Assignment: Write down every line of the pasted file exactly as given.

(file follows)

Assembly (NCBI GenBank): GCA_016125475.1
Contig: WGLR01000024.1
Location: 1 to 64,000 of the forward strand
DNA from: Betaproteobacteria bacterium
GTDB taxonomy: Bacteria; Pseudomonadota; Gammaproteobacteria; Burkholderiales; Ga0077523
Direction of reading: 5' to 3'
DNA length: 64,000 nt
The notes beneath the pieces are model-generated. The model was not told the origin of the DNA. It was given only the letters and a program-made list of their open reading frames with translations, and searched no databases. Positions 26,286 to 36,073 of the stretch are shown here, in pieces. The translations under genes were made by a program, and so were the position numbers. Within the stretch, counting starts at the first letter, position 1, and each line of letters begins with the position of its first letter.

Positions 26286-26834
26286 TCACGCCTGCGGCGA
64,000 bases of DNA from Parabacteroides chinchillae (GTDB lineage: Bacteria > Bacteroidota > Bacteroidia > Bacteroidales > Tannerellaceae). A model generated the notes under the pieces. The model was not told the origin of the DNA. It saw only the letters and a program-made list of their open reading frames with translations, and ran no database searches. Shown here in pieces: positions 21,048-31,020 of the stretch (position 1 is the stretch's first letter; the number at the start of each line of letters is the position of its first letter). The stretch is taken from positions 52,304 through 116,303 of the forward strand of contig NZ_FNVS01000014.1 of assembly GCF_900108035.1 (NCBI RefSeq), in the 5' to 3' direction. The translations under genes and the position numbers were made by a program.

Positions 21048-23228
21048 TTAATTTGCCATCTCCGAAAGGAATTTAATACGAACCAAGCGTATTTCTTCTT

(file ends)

Assembly (NCBI GenBank): GCA_016125475.1
Contig: WGLR01000024.1
Location: 1 to 64,000 of the forward strand
DNA from: Betaproteobacteria bacterium
GTDB taxonomy: Bacteria; Pseudomonadota; Gammaproteobacteria; Burkholderiales; Ga0077523
Direction of reading: 5' to 3'
DNA length: 64,000 nt
The notes beneath the pieces are model-generated. The model was not told the origin of the DNA. It was given only the letters and a program-made list of their open reading frames with translations, and searched no databases. Positions 26,286 to 36,073 of the stretch are shown here, in pieces. The translations under genes were made by a program, and so were the position numbers. Within the stretch, counting starts at the first letter, position 1, and each line of letters begins with the position of its first letter.

Positions 26286-26834
26286 TCACGCCTGCGGCGA
64,000 bases of DNA from Parabacteroides chinchillae (GTDB lineage: Bacteria > Bacteroidota > Bacteroidia > Bacteroidales > Tannerellaceae). A model generated the notes under the pieces. The model was not told the origin of the DNA. It saw only the letters and a program-made list of their open reading frames with translations, and ran no database searches. Shown here in pieces: positions 21,048-31,020 of the stretch (position 1 is the stretch's first letter; the number at the start of each line of letters is the position of its first letter). The stretch is taken from positions 52,304 through 116,303 of the forward strand of contig NZ_FNVS01000014.1 of assembly GCF_900108035.1 (NCBI RefSeq), in the 5' to 3' direction. The translations under genes and the position numbers were made by a program.

Positions 21048-23228
21048 TTAATTTGCCATCTCCGAAAGGAATTTAATACGAACCAAGCGTATTTCTTCTT